Colleges of the University of Cambridge

The University of Cambridge is composed of 31 colleges in addition to the academic departments and administration of the central university. Until the mid-19th century, both Cambridge and Oxford comprised a group of colleges with a small central university administration, rather than universities in the common sense. Cambridge's colleges are communities of students, academics and staff – an environment in which generations and academic disciplines are able to mix, with both students and fellows experiencing "the breadth and excellence of a top University at an intimate level".[1][2]

Arms of the University of Cambridge

Cambridge colleges provide most of the accommodation for undergraduates and postgraduates at the university. At the undergraduate level they have responsibility for admitting students to the university, providing pastoral support, and organising elements of their tuition, though lectures and examinations are organised by the faculties and departments of the central university. All degrees are awarded by the university itself, not the colleges, and all students study for the same course regardless of which college they attend.[3] For postgraduate students, research is conducted centrally in the faculties, departments and other university-affiliated research centres, though the colleges provide a central social and intellectual hub for students.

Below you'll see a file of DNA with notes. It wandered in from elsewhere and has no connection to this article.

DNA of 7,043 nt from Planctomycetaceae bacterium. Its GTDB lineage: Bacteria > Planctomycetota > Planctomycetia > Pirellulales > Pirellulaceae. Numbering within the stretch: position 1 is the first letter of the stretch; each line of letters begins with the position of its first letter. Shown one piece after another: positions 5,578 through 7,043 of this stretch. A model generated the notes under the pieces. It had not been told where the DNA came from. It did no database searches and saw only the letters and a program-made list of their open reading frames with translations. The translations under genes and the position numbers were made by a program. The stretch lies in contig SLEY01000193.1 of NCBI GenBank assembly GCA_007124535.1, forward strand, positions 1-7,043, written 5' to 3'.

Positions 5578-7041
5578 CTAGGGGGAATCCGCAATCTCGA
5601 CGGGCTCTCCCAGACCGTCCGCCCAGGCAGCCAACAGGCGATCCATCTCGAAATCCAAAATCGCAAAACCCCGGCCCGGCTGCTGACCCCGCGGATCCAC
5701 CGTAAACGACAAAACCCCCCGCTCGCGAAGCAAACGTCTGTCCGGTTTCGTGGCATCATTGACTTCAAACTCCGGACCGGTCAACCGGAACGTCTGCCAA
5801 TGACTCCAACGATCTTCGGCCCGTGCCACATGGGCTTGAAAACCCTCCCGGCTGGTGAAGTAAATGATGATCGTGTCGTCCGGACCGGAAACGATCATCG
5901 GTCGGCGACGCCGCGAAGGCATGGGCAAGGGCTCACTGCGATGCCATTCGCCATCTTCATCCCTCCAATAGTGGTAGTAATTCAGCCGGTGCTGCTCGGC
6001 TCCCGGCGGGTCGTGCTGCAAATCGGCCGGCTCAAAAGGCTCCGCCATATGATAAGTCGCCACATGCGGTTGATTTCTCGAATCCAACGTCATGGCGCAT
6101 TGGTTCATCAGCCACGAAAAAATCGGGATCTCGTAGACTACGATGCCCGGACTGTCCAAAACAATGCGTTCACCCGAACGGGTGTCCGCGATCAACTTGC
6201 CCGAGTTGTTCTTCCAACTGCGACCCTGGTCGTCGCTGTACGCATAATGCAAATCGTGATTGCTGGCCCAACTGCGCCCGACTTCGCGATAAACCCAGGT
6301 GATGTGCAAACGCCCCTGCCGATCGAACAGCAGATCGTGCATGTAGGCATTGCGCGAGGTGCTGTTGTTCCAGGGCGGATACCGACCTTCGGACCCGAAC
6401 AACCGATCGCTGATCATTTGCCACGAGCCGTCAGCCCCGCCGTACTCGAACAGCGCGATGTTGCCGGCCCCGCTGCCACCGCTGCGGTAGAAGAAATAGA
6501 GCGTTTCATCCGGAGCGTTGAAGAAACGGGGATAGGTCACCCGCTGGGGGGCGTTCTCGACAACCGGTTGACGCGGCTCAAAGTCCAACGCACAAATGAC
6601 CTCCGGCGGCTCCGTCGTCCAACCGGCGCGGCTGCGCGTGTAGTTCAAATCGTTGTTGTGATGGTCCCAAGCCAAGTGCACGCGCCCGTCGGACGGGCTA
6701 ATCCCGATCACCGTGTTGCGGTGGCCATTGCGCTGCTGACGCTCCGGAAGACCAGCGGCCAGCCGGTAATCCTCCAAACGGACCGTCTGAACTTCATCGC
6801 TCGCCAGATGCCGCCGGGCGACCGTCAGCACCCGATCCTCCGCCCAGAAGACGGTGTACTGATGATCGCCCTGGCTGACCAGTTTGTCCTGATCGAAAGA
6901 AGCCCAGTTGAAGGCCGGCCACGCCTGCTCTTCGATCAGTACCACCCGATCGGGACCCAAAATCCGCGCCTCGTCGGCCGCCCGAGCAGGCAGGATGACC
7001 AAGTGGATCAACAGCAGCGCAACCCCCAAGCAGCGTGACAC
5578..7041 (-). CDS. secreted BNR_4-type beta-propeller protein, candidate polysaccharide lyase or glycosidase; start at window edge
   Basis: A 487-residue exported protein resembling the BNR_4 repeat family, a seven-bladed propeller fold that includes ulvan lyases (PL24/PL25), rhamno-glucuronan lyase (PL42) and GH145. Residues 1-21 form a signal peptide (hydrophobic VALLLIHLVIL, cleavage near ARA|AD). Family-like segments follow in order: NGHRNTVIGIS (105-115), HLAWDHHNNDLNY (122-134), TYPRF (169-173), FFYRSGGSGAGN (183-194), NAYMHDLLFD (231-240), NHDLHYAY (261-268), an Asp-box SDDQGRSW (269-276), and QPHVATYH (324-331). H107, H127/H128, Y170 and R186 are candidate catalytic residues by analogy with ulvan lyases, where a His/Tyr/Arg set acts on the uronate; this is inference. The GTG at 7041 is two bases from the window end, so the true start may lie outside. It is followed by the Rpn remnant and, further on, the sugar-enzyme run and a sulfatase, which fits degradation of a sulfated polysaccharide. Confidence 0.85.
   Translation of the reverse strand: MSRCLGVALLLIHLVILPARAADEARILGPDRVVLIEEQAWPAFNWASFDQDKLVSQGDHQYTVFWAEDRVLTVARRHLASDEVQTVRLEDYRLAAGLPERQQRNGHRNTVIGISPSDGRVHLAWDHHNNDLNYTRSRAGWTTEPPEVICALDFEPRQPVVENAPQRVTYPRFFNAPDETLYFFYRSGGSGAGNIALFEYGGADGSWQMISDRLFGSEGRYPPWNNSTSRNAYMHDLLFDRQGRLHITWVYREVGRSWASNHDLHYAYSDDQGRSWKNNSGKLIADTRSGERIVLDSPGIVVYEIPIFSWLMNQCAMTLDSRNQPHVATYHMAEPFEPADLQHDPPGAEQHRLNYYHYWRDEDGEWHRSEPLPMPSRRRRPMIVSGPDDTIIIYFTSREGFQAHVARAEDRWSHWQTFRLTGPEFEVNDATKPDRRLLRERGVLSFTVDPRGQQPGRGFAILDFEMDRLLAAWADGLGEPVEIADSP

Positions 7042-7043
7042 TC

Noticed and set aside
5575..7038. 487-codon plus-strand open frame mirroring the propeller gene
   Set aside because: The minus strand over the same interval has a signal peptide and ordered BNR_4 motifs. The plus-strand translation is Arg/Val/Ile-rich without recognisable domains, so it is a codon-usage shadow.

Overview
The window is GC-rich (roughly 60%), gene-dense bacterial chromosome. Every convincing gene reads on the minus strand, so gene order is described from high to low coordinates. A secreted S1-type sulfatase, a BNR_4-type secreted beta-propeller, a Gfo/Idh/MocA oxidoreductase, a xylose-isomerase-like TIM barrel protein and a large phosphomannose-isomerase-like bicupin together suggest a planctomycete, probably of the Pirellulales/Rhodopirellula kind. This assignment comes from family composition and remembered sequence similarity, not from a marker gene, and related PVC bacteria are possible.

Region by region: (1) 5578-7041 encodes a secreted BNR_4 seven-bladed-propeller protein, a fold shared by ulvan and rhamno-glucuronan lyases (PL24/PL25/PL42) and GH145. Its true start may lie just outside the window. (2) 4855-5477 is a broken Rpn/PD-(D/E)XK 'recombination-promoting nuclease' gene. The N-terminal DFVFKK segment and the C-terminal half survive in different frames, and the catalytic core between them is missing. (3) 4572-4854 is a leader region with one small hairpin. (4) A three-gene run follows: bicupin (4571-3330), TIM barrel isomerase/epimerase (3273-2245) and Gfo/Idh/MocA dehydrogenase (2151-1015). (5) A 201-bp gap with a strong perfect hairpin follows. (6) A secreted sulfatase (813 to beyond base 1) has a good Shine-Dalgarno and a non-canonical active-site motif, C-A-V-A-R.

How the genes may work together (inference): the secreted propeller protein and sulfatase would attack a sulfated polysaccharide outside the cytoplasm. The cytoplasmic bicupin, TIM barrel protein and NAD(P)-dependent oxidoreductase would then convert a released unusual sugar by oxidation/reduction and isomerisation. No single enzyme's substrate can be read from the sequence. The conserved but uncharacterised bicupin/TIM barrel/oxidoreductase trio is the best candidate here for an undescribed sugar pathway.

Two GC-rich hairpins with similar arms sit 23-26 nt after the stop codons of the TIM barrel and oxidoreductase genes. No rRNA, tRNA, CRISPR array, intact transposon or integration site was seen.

Colleges provide a range of facilities and services to their members in addition to accommodation, including: catering, library facilities, extracurricular societies, and sporting teams. Much of sporting life at Cambridge is centred around college teams and inter-collegiate competition in Cuppers. Student activity is typically organised through separate common rooms for undergraduate and postgraduate students. Another important element of collegiate life is formal hall, which range in frequency from weekly to every night of the week during Full Term.

Colleges also provide funding, accommodation, or both, for some of the academic posts in the university, with the majority of Cambridge academics being a fellow of a college in addition to their faculty/departmental role.[4] Fellows may therefore hold college positions in addition to their academic posts at the university: these include roles such as Tutor (responsible for pastoral support), Director of Studies (responsible for academic oversight of students taking a particular subject), Dean (responsible for discipline among college members), Senior Tutor (responsible for the college's overall academic provision), or Head of college ('Head of House').

Colleges are self-governed charities in their own right, with their own endowments and possessions.

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